01/11/2010. Contributed by Geoff Willmetts
pub: Spectra. 641 page enlarged paperback. Price: $26.00 (US), $30.00 (CAN), GBP 16.39 (UK). ISBN: 978-0-553-80767-7.
check out website: www.ballantinebooks.com
‘All Clear’, the second part of Connie Willis’ 2060 time-travel story following on from ‘Black Out’ that I reviewed earlier in the year is likely to have some of the same technical problems over history as I pointed out then. Because of that, it would be difficult not to pay attention again to that this time.
Compared to how good she was with her time travel story research in her earlier books, it makes Willis’ errors this time stand out all the more. It would have made more sense had the time-travel historians made the mistakes by their own lack of research or lacking the right details than fall into some of these traps made here.
Added to my issues is not only the time travellers trying to get maps but considering that all road signs were removed in the UK at the time, they would be a bit redundant to get anywhere without being familiar with the area let alone the time. Equally, any strangers arriving at Bletchley Park are likely to be viewed with suspicion considering what they were doing there at the time. I doubt also that anyone would be looking for potential recruits for the code-breaking teams that early in the war out of ordinary London folk.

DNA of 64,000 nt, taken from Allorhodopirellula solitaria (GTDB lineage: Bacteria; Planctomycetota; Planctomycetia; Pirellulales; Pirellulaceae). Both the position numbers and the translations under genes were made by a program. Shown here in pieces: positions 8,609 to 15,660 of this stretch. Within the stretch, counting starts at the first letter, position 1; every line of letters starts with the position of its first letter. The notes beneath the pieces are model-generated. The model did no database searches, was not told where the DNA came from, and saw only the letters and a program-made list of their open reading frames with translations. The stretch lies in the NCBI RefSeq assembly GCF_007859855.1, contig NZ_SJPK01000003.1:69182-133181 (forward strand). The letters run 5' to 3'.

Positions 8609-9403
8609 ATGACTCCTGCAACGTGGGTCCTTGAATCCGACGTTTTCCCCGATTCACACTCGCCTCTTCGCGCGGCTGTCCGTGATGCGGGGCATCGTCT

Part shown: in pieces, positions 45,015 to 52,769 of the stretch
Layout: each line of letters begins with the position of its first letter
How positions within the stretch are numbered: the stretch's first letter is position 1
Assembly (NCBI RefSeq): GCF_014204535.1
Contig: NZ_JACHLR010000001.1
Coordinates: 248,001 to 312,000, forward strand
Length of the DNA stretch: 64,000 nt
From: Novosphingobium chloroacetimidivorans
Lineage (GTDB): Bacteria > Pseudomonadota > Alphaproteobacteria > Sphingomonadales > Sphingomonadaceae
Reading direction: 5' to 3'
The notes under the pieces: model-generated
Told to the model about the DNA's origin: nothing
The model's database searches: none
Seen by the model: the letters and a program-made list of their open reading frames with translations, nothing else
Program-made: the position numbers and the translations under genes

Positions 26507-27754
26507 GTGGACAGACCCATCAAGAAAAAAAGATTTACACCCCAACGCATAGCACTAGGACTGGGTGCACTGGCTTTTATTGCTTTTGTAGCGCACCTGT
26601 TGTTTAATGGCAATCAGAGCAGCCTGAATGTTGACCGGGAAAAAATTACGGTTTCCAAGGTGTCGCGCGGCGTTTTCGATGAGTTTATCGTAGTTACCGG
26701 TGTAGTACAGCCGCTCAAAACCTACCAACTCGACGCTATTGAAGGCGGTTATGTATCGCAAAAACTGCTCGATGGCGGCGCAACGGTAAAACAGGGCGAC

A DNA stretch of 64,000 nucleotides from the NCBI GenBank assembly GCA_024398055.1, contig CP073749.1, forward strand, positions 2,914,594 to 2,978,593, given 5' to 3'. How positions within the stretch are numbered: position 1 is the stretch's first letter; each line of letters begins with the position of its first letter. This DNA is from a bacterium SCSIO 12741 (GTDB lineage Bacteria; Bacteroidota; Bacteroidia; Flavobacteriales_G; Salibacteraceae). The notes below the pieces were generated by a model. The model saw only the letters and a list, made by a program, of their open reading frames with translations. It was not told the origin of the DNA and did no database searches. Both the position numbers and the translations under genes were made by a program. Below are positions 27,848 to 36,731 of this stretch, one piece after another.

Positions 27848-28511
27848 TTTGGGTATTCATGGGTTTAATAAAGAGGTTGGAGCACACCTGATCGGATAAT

The value of money is still wrong. I’d like to see anyone paying a shilling for a stamp in the 40s. You could buy more than a couple sheets of them for that price. Likewise, the few public telephone around wouldn’t accept half a crown.
I’m definitely not convinced that there were model kits of Spitfires available for Christmas presents. These wouldn’t have happened until the 50s at the earliest due to the war going on. When model kits started off again, they weren’t plastic but wood over here. Most resources were going into the war effort.
During the middle of an air raid with people seeking sanctuary in the London Underground, the lines would be turned off so I doubt if anyone would be travelling by tube (we never called it trains – they go on outdoor tracks, Connie). With the amount of bombing that went on over London, many people made their way early there rather than risk a stampede for safety and nab their favoured spots. Connie Willis clearly doesn’t understand that with the regularity of buses, there were a lot more of them about than taxis. I’d have been surprised if there were many taxis around anyway and you certainly couldn’t phone for them as two-way radios wouldn’t have been available.
Apart from mentioning Agatha Christie, Connie Willis at least avoided a meeting of her and the time travellers. One thing that is wrong is for someone in that time period to address her as ‘Agatha Christie Mallowan’ as we don’t do things like that. Having a married name was seen as rather useful in concealing your known identity that broadcast it wherever you went. To the general public, I doubt if even her readers knew her married name.